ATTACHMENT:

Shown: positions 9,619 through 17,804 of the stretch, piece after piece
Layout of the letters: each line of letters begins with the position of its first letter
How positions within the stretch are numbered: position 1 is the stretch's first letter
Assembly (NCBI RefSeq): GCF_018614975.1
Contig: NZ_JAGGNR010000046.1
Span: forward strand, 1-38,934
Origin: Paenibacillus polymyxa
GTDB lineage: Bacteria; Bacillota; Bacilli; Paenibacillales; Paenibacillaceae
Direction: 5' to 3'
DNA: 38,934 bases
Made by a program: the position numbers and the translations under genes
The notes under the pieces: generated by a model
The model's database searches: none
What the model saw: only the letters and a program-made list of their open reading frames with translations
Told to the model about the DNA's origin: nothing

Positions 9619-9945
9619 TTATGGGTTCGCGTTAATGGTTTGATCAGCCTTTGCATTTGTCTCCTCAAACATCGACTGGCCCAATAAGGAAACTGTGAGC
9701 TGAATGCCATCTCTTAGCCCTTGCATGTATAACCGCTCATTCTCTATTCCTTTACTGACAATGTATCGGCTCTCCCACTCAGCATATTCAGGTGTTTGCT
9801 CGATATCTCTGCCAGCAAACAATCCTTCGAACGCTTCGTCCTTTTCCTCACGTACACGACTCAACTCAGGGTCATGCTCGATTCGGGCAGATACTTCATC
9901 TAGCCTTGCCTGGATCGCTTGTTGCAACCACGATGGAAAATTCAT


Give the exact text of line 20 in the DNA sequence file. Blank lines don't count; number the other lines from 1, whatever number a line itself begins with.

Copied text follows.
9901 TAGCCTTGCCTGGATCGCTTGTTGCAACCACGATGGAAAATTCAT